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Daddy tugs my laces tight. I am sitting on a bench crowded with other children, their parents kneeling and looping laces in one hole, out another. The ice rink smells of sweaty hockey pads and hot pretzels. I hobble to the glass and grab the wall surrounding the ice.  Daddy helps me stretch. I am four.

Christmas day, Daddy gives me a new ornament: glass ice skate, silver blade, glitter that sticks to my skin as I turn the skate over in my hands.

Eight years later one Saturday morning: “I don’t want to be a figure skater anymore.” Daddy frowns, but I think he still loves me. I hang the glittery ice skate on the Christmas tree every year. It is my favorite ornament.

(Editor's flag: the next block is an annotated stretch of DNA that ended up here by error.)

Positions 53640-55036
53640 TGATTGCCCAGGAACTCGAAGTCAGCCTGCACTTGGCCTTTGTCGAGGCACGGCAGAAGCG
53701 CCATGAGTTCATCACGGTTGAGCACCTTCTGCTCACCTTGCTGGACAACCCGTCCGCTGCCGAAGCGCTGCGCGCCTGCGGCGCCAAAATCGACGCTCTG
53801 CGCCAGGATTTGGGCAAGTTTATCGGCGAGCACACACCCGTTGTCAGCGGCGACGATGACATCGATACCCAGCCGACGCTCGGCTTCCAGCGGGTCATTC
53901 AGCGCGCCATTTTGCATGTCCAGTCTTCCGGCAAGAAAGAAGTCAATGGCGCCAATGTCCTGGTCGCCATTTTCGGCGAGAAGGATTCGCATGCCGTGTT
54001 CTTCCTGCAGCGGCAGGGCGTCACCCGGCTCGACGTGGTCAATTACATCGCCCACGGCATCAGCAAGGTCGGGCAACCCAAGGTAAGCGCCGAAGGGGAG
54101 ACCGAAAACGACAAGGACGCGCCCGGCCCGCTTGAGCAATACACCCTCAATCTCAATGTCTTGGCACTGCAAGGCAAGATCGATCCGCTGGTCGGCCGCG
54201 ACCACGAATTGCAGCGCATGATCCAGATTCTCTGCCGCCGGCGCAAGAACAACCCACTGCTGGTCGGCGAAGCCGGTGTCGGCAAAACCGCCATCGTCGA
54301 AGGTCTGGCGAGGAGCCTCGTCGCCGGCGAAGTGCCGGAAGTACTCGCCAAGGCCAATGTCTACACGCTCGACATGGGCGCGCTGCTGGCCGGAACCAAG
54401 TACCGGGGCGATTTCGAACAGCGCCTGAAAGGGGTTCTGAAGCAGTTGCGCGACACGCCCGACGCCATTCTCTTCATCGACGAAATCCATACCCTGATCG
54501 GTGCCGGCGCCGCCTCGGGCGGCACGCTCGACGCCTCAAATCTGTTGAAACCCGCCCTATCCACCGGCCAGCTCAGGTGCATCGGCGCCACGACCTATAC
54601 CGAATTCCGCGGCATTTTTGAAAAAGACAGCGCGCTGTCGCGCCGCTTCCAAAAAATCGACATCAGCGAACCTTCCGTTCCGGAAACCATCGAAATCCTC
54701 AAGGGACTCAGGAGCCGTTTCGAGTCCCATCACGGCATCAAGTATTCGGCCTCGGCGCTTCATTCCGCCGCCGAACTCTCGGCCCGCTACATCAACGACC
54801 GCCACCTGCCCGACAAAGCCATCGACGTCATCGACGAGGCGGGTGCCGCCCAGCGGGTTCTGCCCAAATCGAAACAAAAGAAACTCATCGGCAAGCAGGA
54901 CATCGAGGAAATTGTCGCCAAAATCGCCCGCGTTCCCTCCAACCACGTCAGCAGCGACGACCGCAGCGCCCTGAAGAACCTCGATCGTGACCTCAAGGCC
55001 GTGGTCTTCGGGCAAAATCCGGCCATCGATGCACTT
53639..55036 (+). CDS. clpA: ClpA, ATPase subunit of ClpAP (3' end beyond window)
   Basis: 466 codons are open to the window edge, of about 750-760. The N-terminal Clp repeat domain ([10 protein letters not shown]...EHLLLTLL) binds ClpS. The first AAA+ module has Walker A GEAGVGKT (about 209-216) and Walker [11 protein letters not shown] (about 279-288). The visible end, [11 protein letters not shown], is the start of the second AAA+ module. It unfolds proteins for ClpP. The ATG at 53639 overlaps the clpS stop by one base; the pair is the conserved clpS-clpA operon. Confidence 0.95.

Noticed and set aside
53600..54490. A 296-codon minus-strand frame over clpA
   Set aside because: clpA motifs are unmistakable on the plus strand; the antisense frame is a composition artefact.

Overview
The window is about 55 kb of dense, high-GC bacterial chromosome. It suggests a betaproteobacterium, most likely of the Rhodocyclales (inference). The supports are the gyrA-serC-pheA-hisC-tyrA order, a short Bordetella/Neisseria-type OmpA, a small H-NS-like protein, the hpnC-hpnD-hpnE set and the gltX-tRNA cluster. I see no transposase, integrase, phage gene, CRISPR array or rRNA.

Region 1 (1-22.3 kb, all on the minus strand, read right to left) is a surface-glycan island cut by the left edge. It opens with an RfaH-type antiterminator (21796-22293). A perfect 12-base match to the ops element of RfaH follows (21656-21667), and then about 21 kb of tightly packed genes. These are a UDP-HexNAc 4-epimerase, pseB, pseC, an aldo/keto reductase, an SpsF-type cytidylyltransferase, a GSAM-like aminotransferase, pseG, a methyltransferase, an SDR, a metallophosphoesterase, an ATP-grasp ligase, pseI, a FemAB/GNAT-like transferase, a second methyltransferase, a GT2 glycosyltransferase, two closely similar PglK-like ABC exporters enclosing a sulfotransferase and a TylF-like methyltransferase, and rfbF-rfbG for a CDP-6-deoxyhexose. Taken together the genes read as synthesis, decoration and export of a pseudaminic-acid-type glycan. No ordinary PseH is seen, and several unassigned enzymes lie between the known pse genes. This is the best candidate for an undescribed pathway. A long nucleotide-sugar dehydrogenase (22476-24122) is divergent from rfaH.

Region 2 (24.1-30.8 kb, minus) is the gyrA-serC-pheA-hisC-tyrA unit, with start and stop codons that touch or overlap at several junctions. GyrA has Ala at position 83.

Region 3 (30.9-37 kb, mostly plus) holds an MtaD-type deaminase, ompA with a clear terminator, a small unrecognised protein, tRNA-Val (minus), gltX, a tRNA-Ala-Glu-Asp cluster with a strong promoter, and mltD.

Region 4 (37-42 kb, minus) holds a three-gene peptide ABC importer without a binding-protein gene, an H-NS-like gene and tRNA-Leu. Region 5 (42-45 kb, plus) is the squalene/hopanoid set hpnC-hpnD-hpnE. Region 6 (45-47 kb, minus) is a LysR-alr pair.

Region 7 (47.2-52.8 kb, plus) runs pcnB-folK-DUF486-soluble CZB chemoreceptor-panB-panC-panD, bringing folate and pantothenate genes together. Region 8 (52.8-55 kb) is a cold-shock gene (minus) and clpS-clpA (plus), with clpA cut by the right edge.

Nana is sick. I always go with Daddy to visit her in the nursing home. I don’t know what Alzheimer’s is, but I know it makes Nana cry a lot. Sometimes she calls me Doreen, even though Doreen is Daddy’s sister.

One afternoon we take Nana to Friendly’s. We sit in a booth and I watch Nana taste the chocolate-chip ice cream scoop in her cone. She smiles. Daddy is happy. I don’t remember the last time I saw her smile after that day.

At Nana’s funeral I pull out a step under the ambo and climb up, trying not to make too much noise in my black patent leather shoes. I peer over the wood panel and see my family. Daddy’s face is tight and red. I smooth the paper in front of me and read from Revelations. I am nine. I walk down from the alter, bow slightly to the cross, and sit next to Daddy in the pew. He starts to cry.

“Thank you. I’m so proud of you.”